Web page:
The Transnational Network of Theravada Studies (TNTS) is a non-profit organisation with the following aims:
- Support and coordination of academic research on Theravada Buddhism in its developed and living traditions as well as their history
- Organization of transnational exchange among scholars of all levels and backgrounds
- Creation, coordination and support of research projects and output in the field
- Documentation of and information about publications in the field
- Knowledge transfer and outreach to a wider audience
- Improvement and facilitation of
- field access
- academic and technical training
- access to resources, expertise and placement
- A special objective of the TNTS is to encourage and support cooperative research and educational activities among scholars and scientific institutions from Asian and non-Asian countries
TNTS welcomes students, scholars and institutions or research groups engaged in the study of Theravada Buddhism to join as members.
Buddhist Studies Review is now published by Equinox on behalf of the UK Association for Buddhist Studies. The Association was founded in 1996 and two years later took over publication of Buddhist Studies Review, which had been run since 1983 by Russell Webb and Sara Boin-Webb.
See the archive of back issues: http://ukabs.org.uk/buddhist-studies-review-vols-1-22/
State Pariyatti Sasana University of Mandalay (SPSU), one of the first two Buddhist Universities, is a Buddhist institution, founded by Mingun Sayadaw Bhaddanta Viccittasarabhivamsa under the instruction of State Samgha Mahanayaka Committee with the aim of emergence of monks who are able to do missionary work at home and abroad, and it was opened on 21, August, 1986. This University under the guidance of Bhaddanta Jotikabhivamsa as the first Rector, and Bhaddanta Sitthila the registrar, commenced Sasanatakkasila Mahadhammacariya (M.A, Buddhism) Degree programme joined with the 3 faculties - Vinaya, Suttanta and Abhidhamma - and including 19 teachers administrative personnel and 37 student-monks, who had to study the subjects for 2 years fixed with writing thesis within 3 years.
In 1989 (1351 ME), Sasanatakksila Dhammacariya (B.A, Buddhism) Degree programme was started to change for the students who had passed the Pathamagyi-level examination. To them, 4 years for the academic learning are fixed with term paper of pages 50 to 100 and meditation practice for ten days after their final examination. Apart from the three faculties as the main subjects, Departments of Pāli Literature, Myanmar Literature, English and Propagation of Buddhist Desana were extended as the minor subjects. The University now offers Sasanatakksila Dhammacariya (B.A, Buddhism), Sasanatakksila Mahadhammacariya (M.A, Buddhism) and Ph.D. (Sasanatakkasila Dhamma Paragu) Degree.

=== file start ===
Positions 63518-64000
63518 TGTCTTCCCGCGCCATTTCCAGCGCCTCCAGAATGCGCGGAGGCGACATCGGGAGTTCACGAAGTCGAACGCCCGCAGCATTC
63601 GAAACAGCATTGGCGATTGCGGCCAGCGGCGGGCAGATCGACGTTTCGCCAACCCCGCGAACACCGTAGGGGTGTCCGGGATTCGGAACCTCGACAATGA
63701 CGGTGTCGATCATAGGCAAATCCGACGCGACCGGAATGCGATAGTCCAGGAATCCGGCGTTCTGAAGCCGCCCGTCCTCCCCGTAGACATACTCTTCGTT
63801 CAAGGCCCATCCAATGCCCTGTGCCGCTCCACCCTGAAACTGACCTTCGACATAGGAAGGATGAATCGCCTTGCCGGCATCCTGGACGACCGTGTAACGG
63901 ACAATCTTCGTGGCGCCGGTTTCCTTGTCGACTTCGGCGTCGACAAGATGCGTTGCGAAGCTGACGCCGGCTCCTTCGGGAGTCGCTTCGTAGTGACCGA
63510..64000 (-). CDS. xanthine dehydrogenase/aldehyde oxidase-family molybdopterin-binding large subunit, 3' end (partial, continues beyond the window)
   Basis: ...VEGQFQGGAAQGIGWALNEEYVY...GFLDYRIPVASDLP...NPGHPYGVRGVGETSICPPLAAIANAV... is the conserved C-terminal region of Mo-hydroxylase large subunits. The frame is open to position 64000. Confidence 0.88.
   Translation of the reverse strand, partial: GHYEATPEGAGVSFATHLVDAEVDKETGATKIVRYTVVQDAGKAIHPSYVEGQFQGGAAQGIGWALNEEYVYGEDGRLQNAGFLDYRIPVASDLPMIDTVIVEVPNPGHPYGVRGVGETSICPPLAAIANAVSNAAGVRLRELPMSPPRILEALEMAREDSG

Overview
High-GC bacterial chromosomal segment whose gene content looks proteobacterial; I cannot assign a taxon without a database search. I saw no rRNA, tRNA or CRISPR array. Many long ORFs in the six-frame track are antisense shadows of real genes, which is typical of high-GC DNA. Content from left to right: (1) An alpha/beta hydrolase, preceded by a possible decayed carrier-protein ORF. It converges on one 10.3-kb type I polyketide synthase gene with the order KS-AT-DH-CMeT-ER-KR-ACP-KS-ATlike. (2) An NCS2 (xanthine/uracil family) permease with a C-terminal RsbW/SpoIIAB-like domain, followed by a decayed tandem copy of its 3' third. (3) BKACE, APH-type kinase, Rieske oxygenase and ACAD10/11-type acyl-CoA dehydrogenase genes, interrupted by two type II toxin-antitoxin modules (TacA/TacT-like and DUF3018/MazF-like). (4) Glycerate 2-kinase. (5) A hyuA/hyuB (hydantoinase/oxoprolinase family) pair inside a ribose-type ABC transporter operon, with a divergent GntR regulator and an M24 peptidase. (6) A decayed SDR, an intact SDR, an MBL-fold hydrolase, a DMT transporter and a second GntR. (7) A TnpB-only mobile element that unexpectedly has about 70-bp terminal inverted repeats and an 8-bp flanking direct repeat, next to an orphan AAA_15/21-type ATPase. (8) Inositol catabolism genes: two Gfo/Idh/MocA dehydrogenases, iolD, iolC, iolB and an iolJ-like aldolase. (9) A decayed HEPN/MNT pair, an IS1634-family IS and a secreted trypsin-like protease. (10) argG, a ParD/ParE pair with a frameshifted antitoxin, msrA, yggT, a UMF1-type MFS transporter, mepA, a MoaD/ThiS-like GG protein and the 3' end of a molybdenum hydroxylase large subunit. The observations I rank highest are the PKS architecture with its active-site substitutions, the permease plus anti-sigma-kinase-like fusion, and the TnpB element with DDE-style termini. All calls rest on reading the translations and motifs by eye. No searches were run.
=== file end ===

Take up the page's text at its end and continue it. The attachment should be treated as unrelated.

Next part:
More than that, the University provides a month course on traditional medicine for the fourth-year students and third-year students and, encourages the development of religious spirits to the monks, having passed the final examination, who are going to work in the missionary work at the border and remote areas and before presenting a thesis, sends them to practice meditation under the guidance of meditators at Mahasi Meditation Centre.
The International College for Postgraduate Buddhist Studies, founded in 1996, is still a relatively new and small institution, but it provides an ideal educational and research environment for the philological study of Buddhism.
This is firmly anchored in the study of the classical languages in which the Buddhist texts have been transmitted: Sanskrit and Pali in South Asia, various Central Asian languages and Tibetan in Inner Asia, Chinese, Mongolian, Korean, and Japanese in East Asia.